For many years now, Maine’s deer herd management system has relied on issuing any-deer permits to hunters as a way to oversee the buck-doe ratio in any given WMD (wildlife management district).

V. Paul Reynolds, Outdoors Columnist

There is one problem, though — it does not seem to be getting the job done, especially the last few years. There was a time when state deer biologists would issue four any-deer permits in order to reduce the doe numbers by one critter. Recently, these deer managers have had to issue 10 doe permits to cull one doe from the herd.

The hunter is the wild card in this deer-control calculus. Too many Maine deer hunters are keeping their doe permits as an ace in the hole and holding out late into the season for that trophy buck. Fall after fall, not enough does are taken in Maine’s deer-rich areas; and, fall after fall, the Department (of Inland Fisheries & Wildlife) has had to issue an increasing number of doe, or any-deer, permits to compensate for buck-holdout hunters. This fall, an incredible 59,000 any-deer permits were issued! In some cases, there were more available permits than there were applicants. So, bonus permits were issued in some deer-rich WMDs. In fact, it has gotten so out of hand that in some particular cases, a Superpack license holder could conceivably receive up to five permits!

Clearly, the any-deer permit system needs a thorough overhaul. Through a legislative order, a stakeholder group has been assembled and is conducting meetings this fall and winter to address the issue. No doubt there will be a public input period once the group has drafted a recommendation.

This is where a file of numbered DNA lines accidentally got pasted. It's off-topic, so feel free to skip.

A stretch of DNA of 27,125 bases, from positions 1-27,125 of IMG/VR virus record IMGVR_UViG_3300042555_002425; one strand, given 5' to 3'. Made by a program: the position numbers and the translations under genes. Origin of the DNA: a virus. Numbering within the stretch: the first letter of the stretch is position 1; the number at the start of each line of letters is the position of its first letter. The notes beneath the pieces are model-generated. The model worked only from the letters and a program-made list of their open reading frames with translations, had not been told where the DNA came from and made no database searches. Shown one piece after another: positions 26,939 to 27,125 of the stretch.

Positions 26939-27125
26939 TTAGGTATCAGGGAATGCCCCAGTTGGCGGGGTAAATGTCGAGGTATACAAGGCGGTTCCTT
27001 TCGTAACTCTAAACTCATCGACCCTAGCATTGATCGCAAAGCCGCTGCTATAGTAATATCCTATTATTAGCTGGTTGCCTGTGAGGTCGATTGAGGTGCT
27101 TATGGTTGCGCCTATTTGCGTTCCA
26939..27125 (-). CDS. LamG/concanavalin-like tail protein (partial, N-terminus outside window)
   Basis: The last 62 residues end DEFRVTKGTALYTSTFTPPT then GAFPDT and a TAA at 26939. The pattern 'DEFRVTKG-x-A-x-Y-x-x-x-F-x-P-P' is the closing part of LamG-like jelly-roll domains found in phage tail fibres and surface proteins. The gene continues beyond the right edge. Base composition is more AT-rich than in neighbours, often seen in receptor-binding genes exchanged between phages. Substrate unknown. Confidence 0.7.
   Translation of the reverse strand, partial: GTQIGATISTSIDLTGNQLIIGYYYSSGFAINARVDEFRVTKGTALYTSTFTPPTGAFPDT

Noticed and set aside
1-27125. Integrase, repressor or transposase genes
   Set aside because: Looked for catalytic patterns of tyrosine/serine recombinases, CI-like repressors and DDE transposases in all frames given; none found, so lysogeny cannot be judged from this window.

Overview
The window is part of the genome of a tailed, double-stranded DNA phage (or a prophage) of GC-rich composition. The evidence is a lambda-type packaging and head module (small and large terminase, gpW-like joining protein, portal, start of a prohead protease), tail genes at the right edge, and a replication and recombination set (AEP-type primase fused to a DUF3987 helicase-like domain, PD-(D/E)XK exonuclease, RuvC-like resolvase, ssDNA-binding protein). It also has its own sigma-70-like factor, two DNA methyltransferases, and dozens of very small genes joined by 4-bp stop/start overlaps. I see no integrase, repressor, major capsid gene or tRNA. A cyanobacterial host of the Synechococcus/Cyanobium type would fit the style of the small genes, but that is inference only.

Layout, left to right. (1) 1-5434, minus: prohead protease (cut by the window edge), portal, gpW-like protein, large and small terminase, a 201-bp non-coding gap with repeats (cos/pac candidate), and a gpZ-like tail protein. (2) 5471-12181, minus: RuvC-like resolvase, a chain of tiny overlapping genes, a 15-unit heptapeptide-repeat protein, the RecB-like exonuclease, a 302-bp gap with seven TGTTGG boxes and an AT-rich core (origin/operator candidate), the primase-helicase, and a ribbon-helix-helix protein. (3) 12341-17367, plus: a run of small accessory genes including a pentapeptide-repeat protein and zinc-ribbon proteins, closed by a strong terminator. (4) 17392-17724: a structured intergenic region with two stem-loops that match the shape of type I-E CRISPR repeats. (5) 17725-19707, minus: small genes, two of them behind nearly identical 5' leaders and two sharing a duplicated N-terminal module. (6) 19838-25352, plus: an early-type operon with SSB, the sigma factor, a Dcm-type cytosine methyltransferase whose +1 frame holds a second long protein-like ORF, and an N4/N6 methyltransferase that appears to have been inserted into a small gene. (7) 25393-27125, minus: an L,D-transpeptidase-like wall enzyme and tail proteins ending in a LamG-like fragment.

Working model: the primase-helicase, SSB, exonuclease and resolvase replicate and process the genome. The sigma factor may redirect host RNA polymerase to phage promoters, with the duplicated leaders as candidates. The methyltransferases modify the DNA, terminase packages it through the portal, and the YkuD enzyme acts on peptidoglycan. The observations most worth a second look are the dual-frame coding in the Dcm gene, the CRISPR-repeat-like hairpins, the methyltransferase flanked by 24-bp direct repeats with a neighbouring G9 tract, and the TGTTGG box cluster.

Part of the charge to the stakeholders is as follows: “The stakeholder group should consider recommending changes that will allow the Department to continue to meet deer management objectives while also providing a transparent system that has some predictability and equitable access for hunting opportunities.”

The Sportsman’s Alliance of Maine (SAM) is surveying its membership to get feedback that will be fed into the overhaul process. Anyone with suggestions or opinions on how better to manage our state deer population numbers may want to pass them along to Nathan Bieber, the deer research leader in Bangor.

If this situation presents itself as an opportunity to vastly simplify the deer management process, particularly for hunters confused by the complexity of it all, we can only hope that the stakeholder group seizes the day.

A quick glance at any other deer hunting states, Vermont, New Hampshire or Michigan, underscores how intricately complex deer hunting regulations have become. Michigan’s hunting regs, especially when you get into Antler Point Restrictions, are a discouraging tangle of regulatory detail that would leave any Maine buck hunter shaking his head. New Hampshire’s are not that much better.

No wonder there has been a decline in hunting license sales! By their nature, deer hunters are adherents to freedom and unfettered pastimes. Make it too darn complicated or aggravating and some will simply walk away.

For the stakeholders revamping Maine’s deer permit system, we urge them not to get too deep into the weeds and to craft a simple, comprehensible system that respects wishes of the hunter, as well as the future of Maine’s whitetail deer.

Confucius had it right: “Life is really simple, but we insist on making it complicated.”

V. Paul Reynolds is editor of the Northwoods Sporting Journal, an author, a Maine guide and host of a weekly radio program, “Maine Outdoors,” heard at 7 p.m. Sundays on The Voice of Maine News-Talk Network. Contact him at [email protected] 


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